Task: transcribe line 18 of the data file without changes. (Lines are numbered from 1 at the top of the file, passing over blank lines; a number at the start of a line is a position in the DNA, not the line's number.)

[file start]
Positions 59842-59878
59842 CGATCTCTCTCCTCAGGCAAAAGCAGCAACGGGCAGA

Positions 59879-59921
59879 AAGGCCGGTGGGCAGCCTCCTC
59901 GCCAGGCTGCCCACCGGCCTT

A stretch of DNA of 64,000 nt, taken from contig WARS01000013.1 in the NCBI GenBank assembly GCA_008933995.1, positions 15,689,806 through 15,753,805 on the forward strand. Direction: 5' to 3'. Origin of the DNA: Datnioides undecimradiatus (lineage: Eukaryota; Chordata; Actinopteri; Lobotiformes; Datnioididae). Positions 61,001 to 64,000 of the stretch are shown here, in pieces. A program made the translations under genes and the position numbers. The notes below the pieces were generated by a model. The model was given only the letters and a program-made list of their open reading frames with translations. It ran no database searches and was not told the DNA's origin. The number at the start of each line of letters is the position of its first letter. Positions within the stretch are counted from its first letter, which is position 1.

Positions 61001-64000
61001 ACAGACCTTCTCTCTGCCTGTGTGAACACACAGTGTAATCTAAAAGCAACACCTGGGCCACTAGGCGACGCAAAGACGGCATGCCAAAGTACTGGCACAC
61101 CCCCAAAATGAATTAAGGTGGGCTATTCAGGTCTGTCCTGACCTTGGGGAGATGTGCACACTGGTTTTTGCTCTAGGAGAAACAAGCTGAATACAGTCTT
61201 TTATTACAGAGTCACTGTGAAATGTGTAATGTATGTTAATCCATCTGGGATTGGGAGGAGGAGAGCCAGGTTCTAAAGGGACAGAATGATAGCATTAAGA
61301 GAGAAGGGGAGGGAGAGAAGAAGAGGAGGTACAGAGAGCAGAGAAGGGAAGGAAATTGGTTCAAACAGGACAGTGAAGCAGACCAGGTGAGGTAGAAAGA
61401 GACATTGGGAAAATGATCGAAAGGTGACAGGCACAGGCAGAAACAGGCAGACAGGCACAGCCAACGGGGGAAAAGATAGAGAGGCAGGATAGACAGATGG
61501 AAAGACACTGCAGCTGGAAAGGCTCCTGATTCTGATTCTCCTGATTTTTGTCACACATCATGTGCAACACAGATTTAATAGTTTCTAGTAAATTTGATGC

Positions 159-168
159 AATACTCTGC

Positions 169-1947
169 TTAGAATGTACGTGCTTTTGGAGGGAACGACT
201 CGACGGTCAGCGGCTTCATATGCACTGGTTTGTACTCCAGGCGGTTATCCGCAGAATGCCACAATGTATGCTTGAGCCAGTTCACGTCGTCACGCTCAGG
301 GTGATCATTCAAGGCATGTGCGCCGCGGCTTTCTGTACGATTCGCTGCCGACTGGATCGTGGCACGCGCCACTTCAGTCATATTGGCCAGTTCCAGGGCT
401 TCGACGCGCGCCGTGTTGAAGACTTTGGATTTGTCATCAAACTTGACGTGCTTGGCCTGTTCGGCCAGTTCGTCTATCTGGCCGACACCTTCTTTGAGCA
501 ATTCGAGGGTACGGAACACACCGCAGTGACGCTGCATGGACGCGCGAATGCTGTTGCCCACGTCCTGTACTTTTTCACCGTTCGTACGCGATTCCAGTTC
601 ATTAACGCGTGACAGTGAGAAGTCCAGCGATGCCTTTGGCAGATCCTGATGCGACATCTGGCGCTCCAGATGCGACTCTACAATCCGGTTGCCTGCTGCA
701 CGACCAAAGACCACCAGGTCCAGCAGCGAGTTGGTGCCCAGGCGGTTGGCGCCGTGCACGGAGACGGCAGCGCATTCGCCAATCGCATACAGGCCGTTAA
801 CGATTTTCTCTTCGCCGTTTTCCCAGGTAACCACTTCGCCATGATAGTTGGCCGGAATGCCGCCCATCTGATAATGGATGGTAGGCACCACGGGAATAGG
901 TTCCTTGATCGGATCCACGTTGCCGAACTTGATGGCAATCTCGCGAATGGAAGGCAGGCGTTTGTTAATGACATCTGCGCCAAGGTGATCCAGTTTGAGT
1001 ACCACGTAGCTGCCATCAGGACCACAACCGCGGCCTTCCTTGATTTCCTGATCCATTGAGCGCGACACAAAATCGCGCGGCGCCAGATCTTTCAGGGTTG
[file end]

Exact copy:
201 CGACGGTCAGCGGCTTCATATGCACTGGTTTGTACTCCAGGCGGTTATCCGCAGAATGCCACAATGTATGCTTGAGCCAGTTCACGTCGTCACGCTCAGG